Master Gardener Joe Lamp'l offers tips on how to plant bulbs for spring blooming plants.

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As leaves continue to fall, now is the time to think spring. When planning your garden for next year, don’t forget about adding bulbs. Fall is the perfect time to plant a variety of bulbs that will start to bloom in early spring and continue for months, depending on your selections.

Bulbs don’t take long to plant and they won’t break the bank. The best part about bulbs is that you can enjoy them for a long time. Bulbs such as daffodils will spread and naturalize and keep on blooming year after year.

Fall is the best time to plant bulbs for two reasons: The soil is warm enough to promote early root growth, and a cold period is still ahead — an essential element to a great spring display. Bulbs require about 12 weeks of chilling, although some smaller bulbs such as snowdrops, crocus and scilla can get by with around six. But waiting too late to plant is a bad idea. The ground could be frozen or the bulbs may not have enough chill time before spring arrives. The result will be spring foliage without flowers.

A variety of bulbs are readily available in fall at garden centers and big-box stores. Just be sure, when selecting bulbs, to find the largest, firmest bulbs possible. Larger bulbs of the same type generally will perform better and have a superior display. Avoid bulbs that feel soft or mushy. For even more variety, check out the huge selection of bulbs available on the Internet and in catalogs. The bulbs will be shipped to you at the ideal planting time for your area. When they arrive, plant them as soon as possible.

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All bulbs prefer fertile, well-drained soil. Planting areas that are low, damp or poorly drained will shorten bulbs’ life and performance. Amend the selected area with compost and organic matter. Incorporate some bone meal or bulb fertilizer into the bottom of the planting hole, and cover with a small amount of soil before placing your bulb. This simple yet optional step will contribute to a better start and the long-term success of your plants.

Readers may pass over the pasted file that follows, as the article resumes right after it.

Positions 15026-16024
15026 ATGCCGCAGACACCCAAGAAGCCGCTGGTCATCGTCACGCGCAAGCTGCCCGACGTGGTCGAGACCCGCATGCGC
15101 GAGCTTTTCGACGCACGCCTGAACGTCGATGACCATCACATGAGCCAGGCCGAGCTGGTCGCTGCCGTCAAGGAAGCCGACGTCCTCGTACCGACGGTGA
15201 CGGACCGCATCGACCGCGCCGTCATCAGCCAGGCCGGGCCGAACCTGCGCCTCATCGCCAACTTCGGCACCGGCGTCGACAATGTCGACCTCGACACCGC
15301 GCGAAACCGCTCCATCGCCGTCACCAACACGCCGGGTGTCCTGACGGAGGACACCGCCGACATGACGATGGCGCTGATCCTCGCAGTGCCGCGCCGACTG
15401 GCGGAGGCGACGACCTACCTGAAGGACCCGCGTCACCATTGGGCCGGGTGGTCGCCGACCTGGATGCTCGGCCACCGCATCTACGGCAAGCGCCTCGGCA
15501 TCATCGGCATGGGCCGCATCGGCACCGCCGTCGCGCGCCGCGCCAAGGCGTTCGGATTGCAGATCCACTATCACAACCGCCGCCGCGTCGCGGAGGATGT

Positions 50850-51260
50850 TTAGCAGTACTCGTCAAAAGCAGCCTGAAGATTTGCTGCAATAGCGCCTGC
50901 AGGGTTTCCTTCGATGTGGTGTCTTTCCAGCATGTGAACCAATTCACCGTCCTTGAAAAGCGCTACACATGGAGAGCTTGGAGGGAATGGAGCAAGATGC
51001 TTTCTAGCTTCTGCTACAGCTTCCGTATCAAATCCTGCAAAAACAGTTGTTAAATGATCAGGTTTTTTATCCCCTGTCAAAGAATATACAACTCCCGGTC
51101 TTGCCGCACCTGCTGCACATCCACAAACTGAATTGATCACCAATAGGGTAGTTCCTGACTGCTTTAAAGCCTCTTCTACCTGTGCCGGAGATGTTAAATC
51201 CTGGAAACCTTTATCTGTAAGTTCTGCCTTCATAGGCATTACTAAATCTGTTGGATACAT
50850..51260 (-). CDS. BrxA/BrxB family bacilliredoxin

In the absence of specific information to the contrary, a good rule of thumb is to plant bulbs at a depth about three times as deep as their height. Most bulbs will have a pointed end that you plant facing up. The other side is usually wider and has tiny root hairs. When in doubt, place them on their sides and they will grow just fine.

Select a location that offers at least six hours of sun daily for best performance. Fortunately, even sites under deciduous trees often work well, especially for early-season bulbs such as crocus, snowdrops and some daffodil varieties. Their foliage and flowers have ample access to sunlight before the taller trees leaf out.

Some common mistakes when planting bulbs are to arrange them in straight rows and planting far too few. For a natural-looking planting, plant bulbs in large, casual drifts rather than lining them up like soldiers. And for the best visual impression, be sure to plant plenty. Bulbs are inexpensive and have far more appeal and impact when planted in larger groups. A few hundred bulbs will simply disappear into the earth, but come up with dazzling, colorful bursts of color in the spring.

A 2-inch layer of mulch over newly planted bulbs will help retain moisture and keep the soil warmer a bit longer so roots can establish more quickly. Finally, water them in and maintain adequate moisture to ensure success.

Even ongoing maintenance is minimal at best. You don’t need to be too eager to dispose of tattered foliage after blooming. In fact, wait until the leaves have yellowed and fallen over before removing them. Bulbs derive much of their energy for next season’s display from this post-bloom foliage. Removing it prematurely could have adverse consequences.

Planting bulbs is so easy, and now is the time to start. The investment in time and money is low, and the reward is a display of bright and beautiful colors to usher in the spring season for years to come.

Joe Lamp’l, host of “Growing a Greener World” on PBS, is a Master Gardener and author. For more information, visit

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